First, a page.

“Do ya’ll mind hanging back? You’re jamming my frequencies.” Thus speaks the psychic medium Tangina (played by the diminutive yet mighty Zelda Rubenstein), who arrives in the third act of the fun and still scary 1982 horror film Poltergeist to vanquish the spirits who’ve been terrorizing a suburban California family. Eight-year-old Carol Anne (Heather O’Rourke), whose early warning — “They’re here” — went unheeded by her parents, Diane and Steve (JoBeth Williams and Craig T. Nelson), has been snatched into a fourth dimension from which she can be faintly heard, calling for help. Poltergeist, which is screening one time only in theaters nationwide, in advance of a DVD release, is a movie onto which two distinct legends are attached. One states that director Tobe Hooper (The Texas Chain Saw Massacre) was a powerless stand-in for the film’s co-writer and producer, Steven Spielberg, while another purports that the tragic deaths of O’Rourke (at age 12), and of Dominique Dunne (at 22), who plays her older sister, are the result of a Poltergeist curse. O’Rourke, Dunne and their grieving families deserve better. So does Hooper. While there’s no question that he was following the visual template of early Spielberg — slow, low-ground camera glides toward a source of wonder or danger; a belief that there’s wit and poetry to be found in everyday objects such as toy trucks and TV sets — Hooper surely deserves credit for the wonderfully vibrant performances of his cast, particularly Williams and Nelson, who’ve never been better. Before the trouble starts, Carol Anne’s folks can be found smoking a joint in their bedroom — they don’t scramble to hide it when one of their kids comes in — and later, as Diane is about to leap into the void (literally) to save her daughter, the couple shares a kiss that’s startling in its passion. These are the coolest, sexiest horror-movie parents ever, with a sensibility seemingly born, like that of Hooper himself, in the late 1960s and early ’70s, an era that taught a fortunate few to respond to the unexplainable with awe, not fear. (Thurs., Oct. 4, Burbank 16, Century City 15, Promenade 16)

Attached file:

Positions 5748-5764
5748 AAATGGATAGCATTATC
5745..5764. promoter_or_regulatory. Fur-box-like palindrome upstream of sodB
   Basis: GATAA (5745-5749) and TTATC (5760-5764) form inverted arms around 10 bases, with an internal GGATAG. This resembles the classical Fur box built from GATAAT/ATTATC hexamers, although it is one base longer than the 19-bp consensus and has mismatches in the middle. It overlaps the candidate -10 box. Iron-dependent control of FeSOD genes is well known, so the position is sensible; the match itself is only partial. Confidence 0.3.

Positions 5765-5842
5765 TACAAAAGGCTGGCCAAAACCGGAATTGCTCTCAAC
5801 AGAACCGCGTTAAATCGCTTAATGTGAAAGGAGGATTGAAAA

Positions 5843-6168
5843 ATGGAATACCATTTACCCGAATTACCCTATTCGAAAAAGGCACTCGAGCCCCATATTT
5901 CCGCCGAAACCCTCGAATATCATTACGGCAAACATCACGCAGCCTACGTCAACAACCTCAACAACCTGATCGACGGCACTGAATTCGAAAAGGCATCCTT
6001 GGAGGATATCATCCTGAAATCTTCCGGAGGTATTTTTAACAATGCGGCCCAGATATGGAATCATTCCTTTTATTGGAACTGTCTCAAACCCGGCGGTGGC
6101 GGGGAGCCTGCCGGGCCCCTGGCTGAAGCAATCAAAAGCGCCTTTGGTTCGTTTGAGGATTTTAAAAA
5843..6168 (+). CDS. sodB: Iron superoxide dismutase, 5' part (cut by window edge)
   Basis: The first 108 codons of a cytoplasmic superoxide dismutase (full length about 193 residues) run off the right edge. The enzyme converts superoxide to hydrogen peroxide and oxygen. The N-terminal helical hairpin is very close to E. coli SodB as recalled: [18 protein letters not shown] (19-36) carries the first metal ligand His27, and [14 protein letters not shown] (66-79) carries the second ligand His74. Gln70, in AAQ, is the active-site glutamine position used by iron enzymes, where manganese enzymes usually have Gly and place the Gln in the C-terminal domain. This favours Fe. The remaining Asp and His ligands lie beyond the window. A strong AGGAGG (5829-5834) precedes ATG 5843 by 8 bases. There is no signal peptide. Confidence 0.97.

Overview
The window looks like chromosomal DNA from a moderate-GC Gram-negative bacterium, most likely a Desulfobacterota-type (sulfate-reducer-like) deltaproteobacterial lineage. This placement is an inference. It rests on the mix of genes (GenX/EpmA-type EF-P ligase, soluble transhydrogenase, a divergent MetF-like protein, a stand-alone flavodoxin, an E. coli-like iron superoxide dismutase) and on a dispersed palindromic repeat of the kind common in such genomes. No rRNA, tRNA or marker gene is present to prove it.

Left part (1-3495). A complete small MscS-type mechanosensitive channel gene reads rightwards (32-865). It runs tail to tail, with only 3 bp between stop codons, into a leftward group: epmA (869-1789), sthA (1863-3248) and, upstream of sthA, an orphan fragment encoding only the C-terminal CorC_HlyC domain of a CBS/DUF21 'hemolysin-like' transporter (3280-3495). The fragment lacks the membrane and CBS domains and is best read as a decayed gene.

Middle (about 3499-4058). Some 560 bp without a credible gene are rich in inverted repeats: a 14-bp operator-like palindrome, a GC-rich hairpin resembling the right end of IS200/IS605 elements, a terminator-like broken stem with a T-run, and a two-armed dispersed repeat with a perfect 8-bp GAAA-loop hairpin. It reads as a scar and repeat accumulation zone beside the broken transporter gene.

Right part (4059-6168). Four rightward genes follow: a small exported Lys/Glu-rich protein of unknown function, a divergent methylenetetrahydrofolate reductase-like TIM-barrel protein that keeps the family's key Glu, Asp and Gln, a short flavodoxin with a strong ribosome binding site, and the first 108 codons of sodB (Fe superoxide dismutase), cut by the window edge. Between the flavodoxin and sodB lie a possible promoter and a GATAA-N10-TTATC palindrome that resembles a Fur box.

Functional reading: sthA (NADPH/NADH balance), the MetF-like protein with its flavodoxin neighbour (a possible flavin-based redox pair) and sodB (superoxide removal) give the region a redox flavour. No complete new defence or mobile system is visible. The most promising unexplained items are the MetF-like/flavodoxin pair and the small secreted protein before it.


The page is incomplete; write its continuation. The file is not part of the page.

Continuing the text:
—Chuck Wilson

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